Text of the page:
So what can you build with this stuff? Cody has been building himself computer desks with an industrial look. He first starts out with the frame design. This is the part that’s made from the lean pipe. Once the frame is completed he just needs to work on the wood surfaces. All he really needs to do is cut the wood to shape and then finish it to look nice. It then lays in place and can be bolted down for extra security. Continue reading “Building Things with Lean Pipe”
[James] has a friend who teaches at the local community college. When this friend asked him to build a transformer coupling simulation, he was more than happy to oblige. Fortunately for us, he also made a video that explains what is happening while showing the output on a ‘scope.
For the simulation, [James] built primary and secondary coils using PVC pipe. The primary coil consists of 11 turns of 14AWG stranded wire with 4V
running through it applied. The first secondary he demonstrates is similarly built, but has 13 turns. As you’ll see, the first coil induces ~1.5V in the second coil. [James] first couples it with the two windings going the same way, which results in the two 2Mhz waveforms being in phase with each other. When he inserts the secondary the other way, its waveform is out of phase with the primary’s.
His second secondary has the same diameter PVC core, but was wound with ~60 turns of much thinner wire—28AWG bell wire to be exact. This match-up induces 10V on the secondary coil from the 4V he put on the primary. [James]’ demonstration includes a brief Lissajous pattern near the end. If you don’t know enough about those, here’s a good demonstration of the basics coupled with an explanation of the mechanics behind them.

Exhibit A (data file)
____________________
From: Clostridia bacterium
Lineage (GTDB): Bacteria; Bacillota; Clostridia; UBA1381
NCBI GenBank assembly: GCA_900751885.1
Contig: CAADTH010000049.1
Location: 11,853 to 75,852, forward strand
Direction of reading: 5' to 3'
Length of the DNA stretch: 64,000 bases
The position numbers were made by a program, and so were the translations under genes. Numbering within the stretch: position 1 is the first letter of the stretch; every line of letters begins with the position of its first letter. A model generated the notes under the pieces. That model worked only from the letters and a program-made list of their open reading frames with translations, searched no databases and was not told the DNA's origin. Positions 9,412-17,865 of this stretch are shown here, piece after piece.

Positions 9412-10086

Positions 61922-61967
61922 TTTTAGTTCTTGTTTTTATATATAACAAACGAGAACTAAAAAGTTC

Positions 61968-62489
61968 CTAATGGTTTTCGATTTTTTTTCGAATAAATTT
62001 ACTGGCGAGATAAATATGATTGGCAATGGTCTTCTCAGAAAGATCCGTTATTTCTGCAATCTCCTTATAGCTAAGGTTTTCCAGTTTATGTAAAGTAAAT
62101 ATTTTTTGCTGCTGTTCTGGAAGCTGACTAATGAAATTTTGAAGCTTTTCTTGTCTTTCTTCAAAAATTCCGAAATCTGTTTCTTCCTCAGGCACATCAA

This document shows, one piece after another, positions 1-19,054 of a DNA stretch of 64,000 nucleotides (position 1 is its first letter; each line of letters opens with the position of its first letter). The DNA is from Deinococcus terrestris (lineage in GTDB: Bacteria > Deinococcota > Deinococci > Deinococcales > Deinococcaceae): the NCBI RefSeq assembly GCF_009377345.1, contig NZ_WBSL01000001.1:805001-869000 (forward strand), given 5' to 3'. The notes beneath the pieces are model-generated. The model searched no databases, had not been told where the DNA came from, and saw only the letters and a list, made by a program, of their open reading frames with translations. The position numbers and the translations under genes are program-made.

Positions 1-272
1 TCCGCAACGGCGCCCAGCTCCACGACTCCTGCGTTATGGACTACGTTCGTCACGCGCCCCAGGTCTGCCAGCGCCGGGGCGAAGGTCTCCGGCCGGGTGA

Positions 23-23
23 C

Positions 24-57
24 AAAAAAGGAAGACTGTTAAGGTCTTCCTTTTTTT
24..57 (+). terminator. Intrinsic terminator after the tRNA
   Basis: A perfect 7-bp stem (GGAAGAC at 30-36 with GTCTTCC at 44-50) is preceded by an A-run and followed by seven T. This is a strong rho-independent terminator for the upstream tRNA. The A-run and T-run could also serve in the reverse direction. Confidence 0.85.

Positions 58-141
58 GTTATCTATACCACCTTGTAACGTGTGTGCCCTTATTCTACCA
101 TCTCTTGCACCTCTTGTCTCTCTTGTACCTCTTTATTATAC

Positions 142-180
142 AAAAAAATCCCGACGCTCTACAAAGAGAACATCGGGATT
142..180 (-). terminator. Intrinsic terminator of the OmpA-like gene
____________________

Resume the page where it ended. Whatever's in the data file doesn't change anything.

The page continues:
Continue reading “Transformer Inductive Coupling Simulation is SFW”
Many of us dream of launching rockets from our shoulders, but [John] here actually did something about it.
This bazooka build started with a 6″ diameter PVC pipe. He mounted a length of 80/20 T-slotted aluminum extrusion to the pipe through a couple of wood blocks. [John] installed rail buttons on some Estes Alpha rockets which slide along nicely inside the T-slot. He welded a PVC cleanout fitting and plug to one end for easy access and gave her a nice paint job.
The ignition is simple: an irresistible red push button is wired to a 9V battery and a pair of alligator clips. [John] loads up a rocket, puts the gators on the wires of an igniter, pushes said button, and Bob’s your uncle. All he needs now is a pair of gun boats. Video of the build and some demonstrations we don’t necessarily recommend are after the jump.
Continue reading “Homemade Bazooka Has Earned Its Stripes”
This week we have been in touch with [Will Pemble], Geek Dad. After a visit to Magic Mountain in early 2013, his son [Lyle] asked “Why don’t we build our own rollercoaster, Dad?”. [Will] couldn’t think of a single reason why not. This was the start of the CoasterDad Project. Excited by the challenge of building a Backyard Roller Coaster, [Will] also thought it would be a fantastic opportunity to teach [Lyle] about physics. Family, Fun, and Physics – what could be better?